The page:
Wednesday, August 26, 2015

In Grandad's footsteps

Nazifuddin to continue his grandfather’s legacy

By Tony Mariadass

Mohd Nazifuddin Datuk Seri Mohd Najib, the youngest vice-president to be elected into the Olympic Council of Malaysia yesterday, is set to live up to legacy of his grandfather – the late Tun Abdul Razak Tun Hussein, the fourth president of the body.
Abdul Razak was the OCM president from 1969 to 1976.
The 32-year young entrepreneur who comes from a family with two prime ministers, was nominated for the elections by the Malaysian Taekwondo Association of which he is deputy president.
“I thank the delegates for showing confidence and voting me in. It is now time for me to perform and assist OCM in moving forward to greater heights,” said Nazifuddin.
“My grandfather was responsible for laying the foundation of OCM to become what it is today and I have a hard act to follow.
“But I am determined to keep the legacy of my grandfather glowing.”
Nazifuddin in his to minute address to the delegates was articulate and impressed the delegates with his aim and vision.
“National associations have always been burdened with financial woes and I hope to assist them to put them in better standings,” said Nazifuddin who specialise in business management coordination and organising internal operations.
“But I am not talking about handouts. I intend to do programmes where all national associations are involved in a fund raising campaign.
“It has to be a collective effort to help themselves.
“At OCM I hope to use my expertise to further improve their financial standings with good management of their funds,” said Nazifuddin who entered the corporate scene at the age of 26.
Nazifuddin emphasised that the newly elected officer bearers must be resourceful as a team to meet the high standing demands of OCM.
“Internationally OCM is well recognised body but we can always to better to our enhance image especially in the upcoming 2017 Sea Games.”
As an aspiring young, Nazifuddin had not forgotten his responsibility for his fellow youth members.  He set up the Youth on Unity (Y.O.U), a non-profit organisation to develop focus on opportunities for all youth in urban and suburban areas to embark on youth development programmes.
Nazifuddin, a product the Nottingham University, was responsible for organising sports carnival for Malaysian students studying in various universities in England. 

Zaiyadi & the mechanics of Nada Akustika

By Tony Mariadass

Motorcar mechanic Zaiyadi Ismail’s dream of forming a family band was not just a dream but a reality, when he formed Nada Akustika from zero in six months.
Nada Akustika formed in 2012 comprises his six children – Diana Adzeanty (23 years-old), Muhamad Dini (19), Muhammad Danial (17), Muhammad Ammar (14), Nurkhairunnisa (13), Muhammad Amer (six) and neighbour Zakhwan Haqem (16)
The band from Kampar, Klang, who started off playing at schools and weddings and for free, have now about 250 performances under their belt over the last three years.
The band started off with the five sibblings before Haqem was recruited, while Amer is still learning to play as the second violinist of the band, but sits in the band during performance to be exposed to the environment.
“I saw an English movie (can’t remember the name) in the 90s where this family had their children perform as a band each time visitors came to their home. I was really fascinated by this and wished that one day that with my when I family, I could do the same,” recalled Zaiyadi on his desire to form a family band.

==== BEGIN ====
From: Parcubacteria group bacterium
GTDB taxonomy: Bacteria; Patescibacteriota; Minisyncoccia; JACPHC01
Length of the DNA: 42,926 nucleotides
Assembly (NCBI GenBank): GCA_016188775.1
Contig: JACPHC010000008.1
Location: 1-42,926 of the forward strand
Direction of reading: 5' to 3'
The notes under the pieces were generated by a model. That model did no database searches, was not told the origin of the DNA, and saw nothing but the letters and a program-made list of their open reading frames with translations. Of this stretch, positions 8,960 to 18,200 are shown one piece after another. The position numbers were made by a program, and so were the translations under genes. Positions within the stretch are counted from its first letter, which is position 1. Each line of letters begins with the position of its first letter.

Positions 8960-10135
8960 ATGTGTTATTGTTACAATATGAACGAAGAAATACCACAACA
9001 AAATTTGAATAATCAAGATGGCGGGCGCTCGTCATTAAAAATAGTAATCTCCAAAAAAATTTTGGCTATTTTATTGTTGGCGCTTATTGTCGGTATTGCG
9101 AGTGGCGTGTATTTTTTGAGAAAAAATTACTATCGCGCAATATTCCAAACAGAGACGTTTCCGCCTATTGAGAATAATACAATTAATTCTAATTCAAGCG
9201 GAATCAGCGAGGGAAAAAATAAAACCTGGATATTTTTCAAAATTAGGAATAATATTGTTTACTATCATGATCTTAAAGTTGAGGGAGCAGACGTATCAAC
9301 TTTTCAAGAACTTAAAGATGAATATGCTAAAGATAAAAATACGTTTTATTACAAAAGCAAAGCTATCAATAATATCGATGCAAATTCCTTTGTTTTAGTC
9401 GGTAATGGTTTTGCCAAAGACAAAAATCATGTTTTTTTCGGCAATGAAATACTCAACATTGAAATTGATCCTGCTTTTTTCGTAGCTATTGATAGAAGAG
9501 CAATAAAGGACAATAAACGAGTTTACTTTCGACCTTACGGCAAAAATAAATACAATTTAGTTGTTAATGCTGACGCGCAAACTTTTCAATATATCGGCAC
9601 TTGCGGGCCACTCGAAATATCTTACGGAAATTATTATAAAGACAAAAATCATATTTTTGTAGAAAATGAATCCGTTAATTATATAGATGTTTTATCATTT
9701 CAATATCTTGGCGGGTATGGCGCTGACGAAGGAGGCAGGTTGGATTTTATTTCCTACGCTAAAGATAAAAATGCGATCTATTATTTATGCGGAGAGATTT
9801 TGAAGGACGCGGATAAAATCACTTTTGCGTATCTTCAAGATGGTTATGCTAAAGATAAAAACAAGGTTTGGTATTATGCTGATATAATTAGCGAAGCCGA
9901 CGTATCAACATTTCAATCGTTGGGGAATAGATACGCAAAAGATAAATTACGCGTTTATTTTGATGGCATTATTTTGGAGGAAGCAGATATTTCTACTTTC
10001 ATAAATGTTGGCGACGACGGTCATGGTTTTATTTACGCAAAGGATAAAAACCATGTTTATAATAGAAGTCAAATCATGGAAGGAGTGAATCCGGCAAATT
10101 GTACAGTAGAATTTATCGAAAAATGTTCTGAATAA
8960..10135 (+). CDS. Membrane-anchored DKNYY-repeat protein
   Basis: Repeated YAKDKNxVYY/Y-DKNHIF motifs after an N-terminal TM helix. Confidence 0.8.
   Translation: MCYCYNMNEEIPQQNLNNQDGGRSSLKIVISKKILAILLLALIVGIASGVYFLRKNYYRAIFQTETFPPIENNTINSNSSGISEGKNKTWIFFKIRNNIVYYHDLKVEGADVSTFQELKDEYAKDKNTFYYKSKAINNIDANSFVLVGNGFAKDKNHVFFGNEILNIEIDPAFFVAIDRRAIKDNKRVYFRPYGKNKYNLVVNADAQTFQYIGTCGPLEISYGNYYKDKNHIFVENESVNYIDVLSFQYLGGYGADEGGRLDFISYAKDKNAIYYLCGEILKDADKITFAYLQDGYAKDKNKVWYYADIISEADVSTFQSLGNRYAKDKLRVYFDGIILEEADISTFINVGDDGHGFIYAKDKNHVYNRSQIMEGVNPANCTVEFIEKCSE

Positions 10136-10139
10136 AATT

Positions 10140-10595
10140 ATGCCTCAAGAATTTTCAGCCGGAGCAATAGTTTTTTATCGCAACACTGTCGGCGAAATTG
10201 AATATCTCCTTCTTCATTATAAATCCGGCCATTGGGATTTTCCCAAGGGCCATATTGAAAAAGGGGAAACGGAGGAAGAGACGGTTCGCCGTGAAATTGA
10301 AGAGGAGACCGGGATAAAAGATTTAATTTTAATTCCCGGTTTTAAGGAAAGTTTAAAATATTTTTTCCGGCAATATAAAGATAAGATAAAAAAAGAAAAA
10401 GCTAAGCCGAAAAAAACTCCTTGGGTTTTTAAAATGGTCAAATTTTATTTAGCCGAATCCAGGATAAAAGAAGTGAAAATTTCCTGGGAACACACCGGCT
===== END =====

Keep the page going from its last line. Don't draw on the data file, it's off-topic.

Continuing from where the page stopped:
“Diana had completed her Form Five examinations and I was driving home one day with her and asked her what she wanted to do, now that she had finished her studies. She said she was not sure.
“I then suggested to her that she takes up music and with the rest of the children and we can form a band. She was excited and when we reached home, she told about my idea to her siblings. They were equally excited. That was the humble beginning of Nada Akustika.”
Diana said when her father popped the idea of forming a band, she was excited as she was the glamorous kind.
“I liked to make-up and look glamorous. The idea of performing in a band, thus thrilled me to bits,” said Diana the vocalist of the band who specialises in classical and contemporary singing.
Zaiyadi said that his only association to music was that he loves to listen to bands at outlets and records.
“I don’t read music or play any instruments. I am just a mechanic who loves music and used to watch bands perform.”
Zaiyadi, 45, got his children to attend music lessons but insisted that each one play a different instrument.
“Diana wanted to be the vocalist so I sent her for voice training, while I had the rest, Dini to play double bass, Danial (guitar), Ammar (cello), Nurkhairunnisa (violin), while Amer is the last member to the band but he is still learning to play the violin and sits in the band for experience,” said Zaiyadi who runs his own workshop from his home.
“We needed a percussionist and recruited Zakhwan who stays in our neighborhood who played the percussions in the school band.”
Zaiyadi said he spent RM80,000 to set up the band and a bulk of it went to his children’s music lessons.
“I spent about slightly more than RM10,000 for equipment and PA system and rest went to the children’s classes to play their respective instrument and Diana’s vocal lessons.
“When we first started to play as a band, our music was all over the place. But were determined to make it work and practiced harder. We did not go to a studio, but used our home hall as our practice area. And we still practice in the hall.
“We have Zhuraini Jihat a former UITM lecturer and a friend of mine who assists the band’s music arrangement.”
Asked if the neighbours complained when they practiced, he simply smiled and replied: “They have come to like our music and they not only support us, but look forward to our practice sessions as their nightly entertainment,” said Zaiyadi who stays at Taman Setiajaya in Kampong Tok Muda.
The band practices everyday except Tuesday which is an off day and on days when they perform, usually on Saturdays or Sundays.